Most people who file a tax return wind up with a refund from the IRS, and whether that sum is large or small, it’s important to put it to good use. That generally means not blowing that cash on things like leisure, gadgets, and vacations, and instead using that money to meet key financial goals.
Now you’d think younger Americans would be the first to spend their tax refunds recklessly, but a recent H&R Block survey of Gen Zers aged 18 to 22 tells a different story. Here are the top four things younger folks plan to do with their 2020 refunds — and why the rest of us should do the same.
1. Add to savings
We all need money in the bank for a rainy day, and we also need funds earmarked for retirement. It’s therefore encouraging to see that Gen Zers plan to either bank their tax refunds this year so they have cash on hand for emergencies, or use their refunds to secure their financial future.
2. Pay bills
Sometimes, the basic cost of living can be overwhelming, especially if you’re working with a limited budget. That could explain why a large number of Gen Zers plan to use their tax refunds to cover essential expenses. Of course, that begs the question — should any of us be relying on a tax refund to cover monthly bills? Certainly not. But spending a tax refund on heat or electricity is still better than spending it on a new phone.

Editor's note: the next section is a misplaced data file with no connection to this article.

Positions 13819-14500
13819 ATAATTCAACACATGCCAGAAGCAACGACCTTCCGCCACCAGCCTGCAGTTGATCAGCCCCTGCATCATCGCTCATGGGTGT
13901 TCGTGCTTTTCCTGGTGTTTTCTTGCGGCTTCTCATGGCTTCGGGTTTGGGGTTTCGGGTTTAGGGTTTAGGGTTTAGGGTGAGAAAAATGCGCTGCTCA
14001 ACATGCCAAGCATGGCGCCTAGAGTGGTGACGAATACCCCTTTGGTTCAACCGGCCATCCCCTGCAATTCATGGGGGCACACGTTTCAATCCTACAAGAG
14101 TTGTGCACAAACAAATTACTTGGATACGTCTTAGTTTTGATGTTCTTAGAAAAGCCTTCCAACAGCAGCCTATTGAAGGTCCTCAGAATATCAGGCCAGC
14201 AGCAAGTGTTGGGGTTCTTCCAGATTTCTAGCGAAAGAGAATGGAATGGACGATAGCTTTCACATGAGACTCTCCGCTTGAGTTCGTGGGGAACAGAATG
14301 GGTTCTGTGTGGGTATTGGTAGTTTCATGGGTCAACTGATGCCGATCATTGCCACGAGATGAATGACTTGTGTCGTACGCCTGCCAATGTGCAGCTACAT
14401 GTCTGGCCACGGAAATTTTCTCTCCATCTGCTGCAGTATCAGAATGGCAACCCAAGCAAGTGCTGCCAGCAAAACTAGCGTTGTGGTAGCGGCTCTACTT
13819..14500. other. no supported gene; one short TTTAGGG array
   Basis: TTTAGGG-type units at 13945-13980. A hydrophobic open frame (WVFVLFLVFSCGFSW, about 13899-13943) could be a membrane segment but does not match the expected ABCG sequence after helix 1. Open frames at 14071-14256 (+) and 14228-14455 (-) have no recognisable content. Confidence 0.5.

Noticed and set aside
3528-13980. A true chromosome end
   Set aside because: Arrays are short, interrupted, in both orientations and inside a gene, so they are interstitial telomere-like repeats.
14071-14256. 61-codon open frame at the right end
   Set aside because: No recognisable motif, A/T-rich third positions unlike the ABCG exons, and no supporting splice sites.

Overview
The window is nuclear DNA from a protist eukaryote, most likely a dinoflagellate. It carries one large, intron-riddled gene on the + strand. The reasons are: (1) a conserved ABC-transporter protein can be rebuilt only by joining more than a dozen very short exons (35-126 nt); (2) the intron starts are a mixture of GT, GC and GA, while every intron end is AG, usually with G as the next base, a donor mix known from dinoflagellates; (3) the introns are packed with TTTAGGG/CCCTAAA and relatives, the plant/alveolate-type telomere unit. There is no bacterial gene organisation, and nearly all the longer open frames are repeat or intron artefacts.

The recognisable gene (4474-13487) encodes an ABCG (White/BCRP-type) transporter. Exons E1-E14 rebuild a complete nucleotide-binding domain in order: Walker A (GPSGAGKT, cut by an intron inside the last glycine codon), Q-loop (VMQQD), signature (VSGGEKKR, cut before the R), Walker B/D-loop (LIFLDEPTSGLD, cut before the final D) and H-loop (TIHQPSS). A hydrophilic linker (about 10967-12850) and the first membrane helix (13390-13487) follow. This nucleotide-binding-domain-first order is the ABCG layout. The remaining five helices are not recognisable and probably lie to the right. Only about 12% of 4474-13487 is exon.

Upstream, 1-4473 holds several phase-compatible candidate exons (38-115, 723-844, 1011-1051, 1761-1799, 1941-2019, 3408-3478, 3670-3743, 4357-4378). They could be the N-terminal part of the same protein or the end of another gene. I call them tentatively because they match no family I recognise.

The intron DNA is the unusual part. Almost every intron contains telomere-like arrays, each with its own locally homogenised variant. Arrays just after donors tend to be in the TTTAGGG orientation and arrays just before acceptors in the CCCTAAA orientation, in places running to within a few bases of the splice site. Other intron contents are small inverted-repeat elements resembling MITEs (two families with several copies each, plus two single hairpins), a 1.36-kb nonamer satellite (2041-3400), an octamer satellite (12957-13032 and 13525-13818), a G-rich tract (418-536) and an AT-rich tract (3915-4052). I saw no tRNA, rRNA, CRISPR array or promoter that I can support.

3. Eliminate debt
Whether you owe money on credit cards or have a nagging auto loan to contend with, the longer you carry that debt, the more it’ll cost you in interest. Gen Zers are also planning to use their tax refunds to chip away at their debt — a move that could be helpful from both a financial and psychological standpoint.
4. Cover educational expenses
Many Gen Zers are still in the process of obtaining college degrees. As such, they plan to use their refunds to cover the cost of tuition, fees, books, and supplies. And that’s a good way to avoid further debt.
Use your tax refund wisely
There’s a big misconception that the money you get in tax refund form is a gift from the IRS. But in reality, that’s not free money you’re looking at; it’s money you earned last year but never collected in your paychecks. Rather than blow that money frivolously, consider taking a lesson from Gen Zers by using it to boost your savings (both near-term and retirement-related), cover any essential expenses you’re at risk of falling behind on, get out of debt, and, if you’re still in school, pay for your education.
Will any of these things be as gratifying as using a refund to travel to a beach resort, see a few concerts, or buy the latest TV? Probably not at first. But if you use your refund responsibly, there’s a very good chance you’ll be thankful you did in the long run.
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